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County Leaders React to Critical State Audit Report

By Joyce Kryszak

Buffalo, NY – State Comptroller Alan Hevesi is calling for a control board to get Erie County out of a $118 million budget hole. Without action, he projects that number will soar to $279 million dollars by the year 2010.

Hevesi says colossal mismanagement is to blame for the deficit -- not Medicaid. And he says it's time to call someone in to fix it.

"I think the politics are so toxic, I think the relationships are so awful, I think there is so much mistrust, a lot of it legitimate, I think there is such a level of deception that we have to bring in adult supervision," said Hevesi.

Hevesi cited phoney numbers from the County Executive's office, fiscal gimmicks, tax cuts and one-shots. He says the legislature shares the blame for rubber stamping the budgets. The news traveled fast. Fitch's Ratings already downgraded the county's bond rating yesterday by one notch. Any lower and County Comptroller Nancy Naples says borrowing may not even be possible.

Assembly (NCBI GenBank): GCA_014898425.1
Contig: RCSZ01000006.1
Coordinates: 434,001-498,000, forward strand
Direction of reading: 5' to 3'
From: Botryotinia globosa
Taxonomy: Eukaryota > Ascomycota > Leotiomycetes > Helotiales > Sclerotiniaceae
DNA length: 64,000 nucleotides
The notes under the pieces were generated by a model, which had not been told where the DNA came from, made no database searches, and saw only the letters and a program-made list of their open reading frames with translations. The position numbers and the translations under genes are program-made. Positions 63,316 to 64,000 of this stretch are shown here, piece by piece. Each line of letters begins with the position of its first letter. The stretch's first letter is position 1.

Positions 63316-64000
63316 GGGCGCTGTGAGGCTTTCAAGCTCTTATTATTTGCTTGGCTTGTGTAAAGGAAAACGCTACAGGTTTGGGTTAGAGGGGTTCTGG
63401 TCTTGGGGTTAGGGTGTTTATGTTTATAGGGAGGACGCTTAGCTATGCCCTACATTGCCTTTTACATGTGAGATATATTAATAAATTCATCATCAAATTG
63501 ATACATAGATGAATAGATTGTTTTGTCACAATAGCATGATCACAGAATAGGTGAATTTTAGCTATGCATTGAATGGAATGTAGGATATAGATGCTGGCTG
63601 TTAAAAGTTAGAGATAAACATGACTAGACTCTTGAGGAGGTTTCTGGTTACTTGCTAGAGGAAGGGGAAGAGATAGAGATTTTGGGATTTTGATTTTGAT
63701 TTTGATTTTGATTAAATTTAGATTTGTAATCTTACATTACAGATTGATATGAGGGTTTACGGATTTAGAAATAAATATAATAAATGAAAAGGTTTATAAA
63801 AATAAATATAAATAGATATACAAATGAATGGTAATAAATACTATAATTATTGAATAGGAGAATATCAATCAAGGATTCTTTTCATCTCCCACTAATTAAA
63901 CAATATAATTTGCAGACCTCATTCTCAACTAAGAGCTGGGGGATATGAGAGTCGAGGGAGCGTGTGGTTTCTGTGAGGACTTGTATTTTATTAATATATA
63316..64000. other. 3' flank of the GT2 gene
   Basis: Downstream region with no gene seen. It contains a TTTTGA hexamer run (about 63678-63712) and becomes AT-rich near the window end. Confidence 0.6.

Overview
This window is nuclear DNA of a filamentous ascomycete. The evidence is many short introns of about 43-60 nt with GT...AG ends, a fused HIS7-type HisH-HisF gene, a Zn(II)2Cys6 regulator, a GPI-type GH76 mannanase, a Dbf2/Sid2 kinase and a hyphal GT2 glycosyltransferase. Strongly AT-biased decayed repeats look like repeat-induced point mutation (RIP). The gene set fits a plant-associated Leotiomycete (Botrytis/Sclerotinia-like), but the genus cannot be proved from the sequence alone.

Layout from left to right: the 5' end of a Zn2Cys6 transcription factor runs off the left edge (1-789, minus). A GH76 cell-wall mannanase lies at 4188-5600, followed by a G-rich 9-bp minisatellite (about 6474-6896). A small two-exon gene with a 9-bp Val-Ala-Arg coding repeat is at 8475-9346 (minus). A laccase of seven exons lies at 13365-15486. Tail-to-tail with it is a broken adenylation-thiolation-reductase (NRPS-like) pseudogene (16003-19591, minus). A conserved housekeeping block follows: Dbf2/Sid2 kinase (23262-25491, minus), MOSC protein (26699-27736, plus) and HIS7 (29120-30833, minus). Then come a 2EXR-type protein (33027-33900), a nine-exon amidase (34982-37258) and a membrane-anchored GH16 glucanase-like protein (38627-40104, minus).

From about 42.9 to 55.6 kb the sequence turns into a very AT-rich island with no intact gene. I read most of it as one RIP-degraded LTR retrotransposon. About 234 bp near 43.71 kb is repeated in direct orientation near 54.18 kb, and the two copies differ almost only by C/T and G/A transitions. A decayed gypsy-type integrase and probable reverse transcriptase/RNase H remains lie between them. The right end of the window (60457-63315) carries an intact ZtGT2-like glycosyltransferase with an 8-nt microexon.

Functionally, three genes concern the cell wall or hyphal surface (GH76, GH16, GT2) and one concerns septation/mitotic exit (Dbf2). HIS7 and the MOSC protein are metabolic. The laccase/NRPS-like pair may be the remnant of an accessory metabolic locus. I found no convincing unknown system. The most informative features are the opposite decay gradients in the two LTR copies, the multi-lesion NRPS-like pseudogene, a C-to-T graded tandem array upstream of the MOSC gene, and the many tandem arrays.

"If we're suspended, or graded below investment grade, it may be impossible. Then, we'll have to turn to the state for help," said Naples.

Naples recommends quick action, including a request from the state for approval of a 130 million dollar deficit bond, and permission to raise the sales tax by a quarter percent to pay for it over ten years. County Executive Joel Giambra and lawmakers met late Monday to gauge the body's willingness to vote on a plan. Democratic Majority Leader Lynn Marinelli was cautiously optimistic.

"I think the plans mirror the options we've been talking about. But before we get into specifics here, we owe those conversations to our colleagues who weren't here," said Marinelli.

But at least one anti-tax hike lawmaker wasn't budging from his position - even after hearing Hevesi's recommendations. Doctor Barry Weinstein says he appreciates Hevesi's findings -- but nothing has changed.

"We knew we had a deficit," said Weinstein. "Exposing the cover-up has not persuaded me to vote for a tax hike at this time."

Hevesi says if lawmakers fail to act before the state Legislature recesses on June 23rd, Erie County faces near certain bankruptcy. He says that would definitely trigger a control board that he says would probably never entirely go away.